The inclusion of different cultural aspects in these language classes are the main difference between SLE and any classes or SILP that Vassar offers. For Srivastava, coming up with lesson-plans is the most exciting part of being a fellow. “So I sent out an email today with some different options because I want to craft the lessons around what people want from them,” She wrote. “I’m pretty sure it’ll involve a lot of swear words. And chai.”

This year, Chen taught alongside native Haitian Creole speakers to teach a group of 10 Vassar Haiti Project members before they went to Haiti. “It was also incredibly valuable to have students of Haitian backgrounds be a part of the learning process to share with us the cultural nuances and specificities that we would simply never come across in a textbook,” She said.

The process of bringing SLE to Vassar’s campus took much longer than anyone anticipated. “It was difficult getting funds from Vassar, which is weird,” James mentioned. “We applied to get a pre-org last semester and then they rejected it for a very odd reason, but then we applied to the president’s fund, and we got the grant for Dialogue Across Differences.” Metreveli added, “That’s why we’re starting this late. I actually started to bring SLE in the beginning of last semester, even spring semester, that was when I started contacting Brown. But finances are what kind of pushed us here, but we’re fine.”

Metreveli had the idea to bring SLE to Vassar’s campus in the first place. “Tufts started it last semester, and my best friend goes to Tufts, and in one of the Skype calls it just came up,” She explained. “She’s on the board there, so she was just telling me about this program, and was like ‘Wow, this is so cool!’” From there, Metreveli contacted the central SLE office at Brown and brought the program to Vassar.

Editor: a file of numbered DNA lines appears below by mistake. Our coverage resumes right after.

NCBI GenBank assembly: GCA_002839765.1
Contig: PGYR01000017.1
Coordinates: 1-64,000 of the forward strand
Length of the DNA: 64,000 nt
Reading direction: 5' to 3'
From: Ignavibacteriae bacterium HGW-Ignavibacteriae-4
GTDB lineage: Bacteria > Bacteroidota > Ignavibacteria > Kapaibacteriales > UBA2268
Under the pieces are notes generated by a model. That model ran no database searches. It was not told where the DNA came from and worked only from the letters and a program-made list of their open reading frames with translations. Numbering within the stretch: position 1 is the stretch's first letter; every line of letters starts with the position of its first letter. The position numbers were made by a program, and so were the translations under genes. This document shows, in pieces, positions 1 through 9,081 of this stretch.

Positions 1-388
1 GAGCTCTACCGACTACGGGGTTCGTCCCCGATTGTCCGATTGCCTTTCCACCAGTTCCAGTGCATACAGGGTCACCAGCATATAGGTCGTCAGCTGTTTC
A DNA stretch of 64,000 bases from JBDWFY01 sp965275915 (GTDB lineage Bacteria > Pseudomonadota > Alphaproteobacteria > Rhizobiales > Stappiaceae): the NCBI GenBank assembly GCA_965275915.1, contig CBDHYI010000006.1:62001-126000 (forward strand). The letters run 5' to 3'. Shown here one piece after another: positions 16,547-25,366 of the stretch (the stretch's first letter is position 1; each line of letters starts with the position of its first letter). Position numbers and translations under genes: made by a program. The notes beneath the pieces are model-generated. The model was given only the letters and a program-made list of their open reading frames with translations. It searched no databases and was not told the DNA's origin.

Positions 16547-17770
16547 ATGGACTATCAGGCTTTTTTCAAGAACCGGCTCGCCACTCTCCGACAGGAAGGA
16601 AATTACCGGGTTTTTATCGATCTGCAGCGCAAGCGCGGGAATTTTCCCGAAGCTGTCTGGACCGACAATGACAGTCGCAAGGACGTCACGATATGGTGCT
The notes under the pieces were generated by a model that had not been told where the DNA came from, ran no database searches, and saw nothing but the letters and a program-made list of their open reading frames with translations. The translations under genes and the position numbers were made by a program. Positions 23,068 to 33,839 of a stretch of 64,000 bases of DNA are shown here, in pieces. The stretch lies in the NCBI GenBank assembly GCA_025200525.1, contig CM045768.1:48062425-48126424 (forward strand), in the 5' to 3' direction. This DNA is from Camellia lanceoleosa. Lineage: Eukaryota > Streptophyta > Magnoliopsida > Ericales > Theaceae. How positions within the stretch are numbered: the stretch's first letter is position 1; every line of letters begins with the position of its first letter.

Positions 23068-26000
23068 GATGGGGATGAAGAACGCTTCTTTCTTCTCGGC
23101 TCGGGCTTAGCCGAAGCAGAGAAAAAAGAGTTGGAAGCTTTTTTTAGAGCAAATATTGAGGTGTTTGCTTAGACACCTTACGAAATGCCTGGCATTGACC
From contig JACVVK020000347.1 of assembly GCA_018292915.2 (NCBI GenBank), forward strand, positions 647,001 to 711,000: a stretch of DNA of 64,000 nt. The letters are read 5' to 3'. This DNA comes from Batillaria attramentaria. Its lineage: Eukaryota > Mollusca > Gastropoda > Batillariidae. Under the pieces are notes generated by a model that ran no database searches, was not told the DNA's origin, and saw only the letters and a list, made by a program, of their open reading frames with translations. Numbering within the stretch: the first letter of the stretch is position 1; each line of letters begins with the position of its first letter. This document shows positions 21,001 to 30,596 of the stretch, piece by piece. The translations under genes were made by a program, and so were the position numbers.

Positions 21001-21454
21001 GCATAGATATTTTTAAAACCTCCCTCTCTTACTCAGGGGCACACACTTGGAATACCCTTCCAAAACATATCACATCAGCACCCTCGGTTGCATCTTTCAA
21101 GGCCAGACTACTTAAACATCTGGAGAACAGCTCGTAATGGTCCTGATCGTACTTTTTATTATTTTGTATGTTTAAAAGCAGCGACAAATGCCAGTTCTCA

The trouble with financing had to do with the cost of materials, James explained. Most of the funding that Vassar provides goes back to Brown. The fellows at Vassar offer their teaching as volunteers. “But we also have some money for ourselves for printing or getting snacks,” Metreveli said.

Once they had funding, SLE wasted no time finding language fellows. “There were emails going around for this program for a while during its inception and programming,” Srivastava wrote. “I think one of the language fellows sent it to me because I study Chinese on campus.” After submitting the application, she added, “This was followed by a questionnaire, interviews, training sessions, they really made us jump through the hoops to make sure they thought we could do this.”

James and Metreveli agreed that they wanted to make sure their fellows would do justice to the SLE program. “Lioba Ungurianu, she’s the head of the self-instructional language program, and we’ve asked her for help and advice on just choosing fellows when we interviewed some of the students who wanted to teach their language,” James said.

Additionally, they used the guidance of Professor of German, Jeffrey Schneider, to help with training. “We have two types of training to be a fellow, one is online training, which comes from central SLE Brown office, and we have in person training, like coordinators, like co-executive board, Metreveli said. “It’s a chill process,” She added.

After it’s delayed initiation, Vassar SLE has run into an additional hitch. Next semester will prove to be a rough transition period. “I’m abroad, our communications person is abroad, and two people are graduating,” James explained. “So Elena’s going to be the only one who’s left in the fall.” In addition to James and Metreveli, there is a Program Manager, Communications Coordinator, and a Director of Evaluation and Continued Engagement. “So we’re recruiting people for our exec board,” Metreveli said. “There are these four positions open, and we’ve also started recruiting new fellows for next semester.”

All things considered, the future is bright for Vassar SLE. “Sometimes you just want to check a language out and get the feel of it without having to commit to a whole class, or take a course, or do drill sessions, you know?” Srivastava wrote. “This is basically exactly that. Its like the free sample piece of cake in a little cup you get outside the bakery before they lure you inside to buy the cheesecake. And I have a feeling people are going to want to buy the cheesecake.”

Leave a Reply

Your email address will not be published. Required fields are marked *